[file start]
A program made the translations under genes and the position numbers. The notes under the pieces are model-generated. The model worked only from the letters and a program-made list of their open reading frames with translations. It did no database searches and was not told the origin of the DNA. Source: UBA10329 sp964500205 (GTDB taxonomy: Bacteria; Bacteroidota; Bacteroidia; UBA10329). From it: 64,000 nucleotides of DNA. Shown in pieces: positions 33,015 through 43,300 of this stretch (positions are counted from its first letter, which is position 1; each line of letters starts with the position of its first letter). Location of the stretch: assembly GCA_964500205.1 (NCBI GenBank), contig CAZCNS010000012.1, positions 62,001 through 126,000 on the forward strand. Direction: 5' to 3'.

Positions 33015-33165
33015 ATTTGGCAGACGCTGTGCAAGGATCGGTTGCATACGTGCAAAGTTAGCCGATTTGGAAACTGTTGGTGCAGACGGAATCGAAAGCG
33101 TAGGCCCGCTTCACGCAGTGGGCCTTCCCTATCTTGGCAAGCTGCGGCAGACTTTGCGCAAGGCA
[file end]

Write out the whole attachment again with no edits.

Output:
A program made the translations under genes and the position numbers. The notes under the pieces are model-generated. The model worked only from the letters and a program-made list of their open reading frames with translations. It did no database searches and was not told the origin of the DNA. Source: UBA10329 sp964500205 (GTDB taxonomy: Bacteria; Bacteroidota; Bacteroidia; UBA10329). From it: 64,000 nucleotides of DNA. Shown in pieces: positions 33,015 through 43,300 of this stretch (positions are counted from its first letter, which is position 1; each line of letters starts with the position of its first letter). Location of the stretch: assembly GCA_964500205.1 (NCBI GenBank), contig CAZCNS010000012.1, positions 62,001 through 126,000 on the forward strand. Direction: 5' to 3'.

Positions 33015-33165
33015 ATTTGGCAGACGCTGTGCAAGGATCGGTTGCATACGTGCAAAGTTAGCCGATTTGGAAACTGTTGGTGCAGACGGAATCGAAAGCG
33101 TAGGCCCGCTTCACGCAGTGGGCCTTCCCTATCTTGGCAAGCTGCGGCAGACTTTGCGCAAGGCA